Short news cycle meets long-term thinking

Long Conversation – Pete Worden Announces 100-Year Starship from

As part of our Long Conversation event on October 16th, NASA Ames Director Pete Worden discussed a new DARPA/NASA research endeavor he called the “100 Year Starship” (see above).  This small mention originally reported by Amara Angelica at the Kurzweil AI blog has sparked a bit of a media dust up with over 70 stories including Nature, Wired, MSNBC and even Fox news trying to turn it into a cover up (bizarre considering he announced it).  A few days ago DARPA released an official press release on this project (text of which is below and here is the actual PDF).  The release outlines how nascent and speculative this “project” really is.

At Long Now we are obviously happy to see the press taking interest in such a long-term story.  It seems to have captured quite a bit of imagination — and speculation.  However as you can tell from the press release it is not as though we are going to be hopping on our interstellar space ship tomorrow.  Not only will the ride take at least a century, the road to having the technology is likely a century or two out itself.  Pete Worden, NASA and DARPA should be praised for taking the first steps to think on this scale.  This type of thinking is both rare and brave.

“Throughout history technical challenges have inspired generations to achieve scientific breakthroughs of lasting impact. Several decades ago, for instance, the race to the moon sparked a global excitement surrounding space exploration that persists to this day. The Defense Advanced Research Projects Agency (DARPA) and the NASA Ames Research Center have teamed together to take the first step in the next era of space exploration — a journey between the stars.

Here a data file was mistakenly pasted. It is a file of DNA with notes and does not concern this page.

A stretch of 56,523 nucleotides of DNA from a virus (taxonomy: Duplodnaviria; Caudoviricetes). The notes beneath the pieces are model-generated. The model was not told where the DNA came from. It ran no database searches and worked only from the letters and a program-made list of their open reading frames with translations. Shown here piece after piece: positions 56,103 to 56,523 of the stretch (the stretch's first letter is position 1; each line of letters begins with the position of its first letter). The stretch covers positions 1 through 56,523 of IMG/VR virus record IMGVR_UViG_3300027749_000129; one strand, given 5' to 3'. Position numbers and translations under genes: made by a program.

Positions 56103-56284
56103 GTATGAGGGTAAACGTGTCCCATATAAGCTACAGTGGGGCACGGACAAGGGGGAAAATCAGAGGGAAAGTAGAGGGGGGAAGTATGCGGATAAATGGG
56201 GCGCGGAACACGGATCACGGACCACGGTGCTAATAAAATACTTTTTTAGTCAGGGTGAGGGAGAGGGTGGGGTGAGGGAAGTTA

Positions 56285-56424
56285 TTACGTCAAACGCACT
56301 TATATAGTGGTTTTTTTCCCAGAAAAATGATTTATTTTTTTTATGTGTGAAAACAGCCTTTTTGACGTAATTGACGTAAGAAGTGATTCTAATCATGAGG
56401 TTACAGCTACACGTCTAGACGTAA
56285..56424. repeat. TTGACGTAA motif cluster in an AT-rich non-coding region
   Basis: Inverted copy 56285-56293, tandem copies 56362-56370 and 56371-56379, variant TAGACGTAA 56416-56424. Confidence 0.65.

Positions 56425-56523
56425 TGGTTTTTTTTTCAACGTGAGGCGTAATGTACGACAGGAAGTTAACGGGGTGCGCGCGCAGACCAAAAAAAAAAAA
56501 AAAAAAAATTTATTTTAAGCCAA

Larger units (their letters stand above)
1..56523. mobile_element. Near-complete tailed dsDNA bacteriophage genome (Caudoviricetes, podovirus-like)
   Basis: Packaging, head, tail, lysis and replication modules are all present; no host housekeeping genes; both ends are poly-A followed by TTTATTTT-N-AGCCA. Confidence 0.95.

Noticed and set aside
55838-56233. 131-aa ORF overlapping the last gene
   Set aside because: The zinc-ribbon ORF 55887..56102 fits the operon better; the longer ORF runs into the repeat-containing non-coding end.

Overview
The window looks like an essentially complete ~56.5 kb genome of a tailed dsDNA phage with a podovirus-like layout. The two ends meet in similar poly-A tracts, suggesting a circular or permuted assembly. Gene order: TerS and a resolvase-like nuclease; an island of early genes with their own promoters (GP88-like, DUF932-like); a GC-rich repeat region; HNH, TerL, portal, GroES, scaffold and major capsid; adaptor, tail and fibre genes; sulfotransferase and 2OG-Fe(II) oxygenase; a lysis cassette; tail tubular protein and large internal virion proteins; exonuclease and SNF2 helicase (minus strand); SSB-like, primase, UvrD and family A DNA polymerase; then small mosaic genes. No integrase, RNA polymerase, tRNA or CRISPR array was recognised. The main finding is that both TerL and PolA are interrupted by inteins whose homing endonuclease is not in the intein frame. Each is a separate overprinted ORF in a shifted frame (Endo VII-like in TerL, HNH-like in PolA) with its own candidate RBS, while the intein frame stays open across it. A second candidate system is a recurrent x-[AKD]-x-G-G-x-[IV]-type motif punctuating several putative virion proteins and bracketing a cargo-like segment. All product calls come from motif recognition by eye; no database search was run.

“The 100-Year Starship study will examine the business model needed to develop and mature a technology portfolio enabling long-distance manned spaceflight a century from now. This goal will require sustained investments of intellectual and financial capital from a variety of sources. The yearlong study aims to develop a construct that will incentivize and facilitate private co-investment to ensure continuity of the lengthy technological time horizon needed.

“‘The 100-Year Starship study is about more than building a spacecraft or any one specific technology,’ said Paul Eremenko, DARPA coordinator for the study. ‘We endeavor to excite several generations to commit to the research and development of breakthrough technologies and cross-cutting innovations across a myriad of disciplines such as physics, mathematics, biology, economics, and psychological, social, political and cultural sciences, as well as the full range of engineering disciplines to advance the goal of long-distance space travel, but also to benefit mankind.’

“DARPA also anticipates that the advancements achieved by such technologies will have substantial relevance to Department of Defense (DoD) mission areas including propulsion, energy storage, biology/life support, computing, structures, navigation, and others. Beyond the DoD and NASA, these investments will reinvigorate private entrepreneurs, the engineering and scientific community, and the world’s youth in a bold quest for the stars.

“The 100-Year Starship study looks to develop the business case for an enduring organization designed to incentivize breakthrough technologies enabling future spaceflight.”

[October 28th 02010, DARPA news release. Media with inquiries, contact DARPA Public Affairs,]

(Update:  Another good analysis and update from the Centauri Dreams blog)

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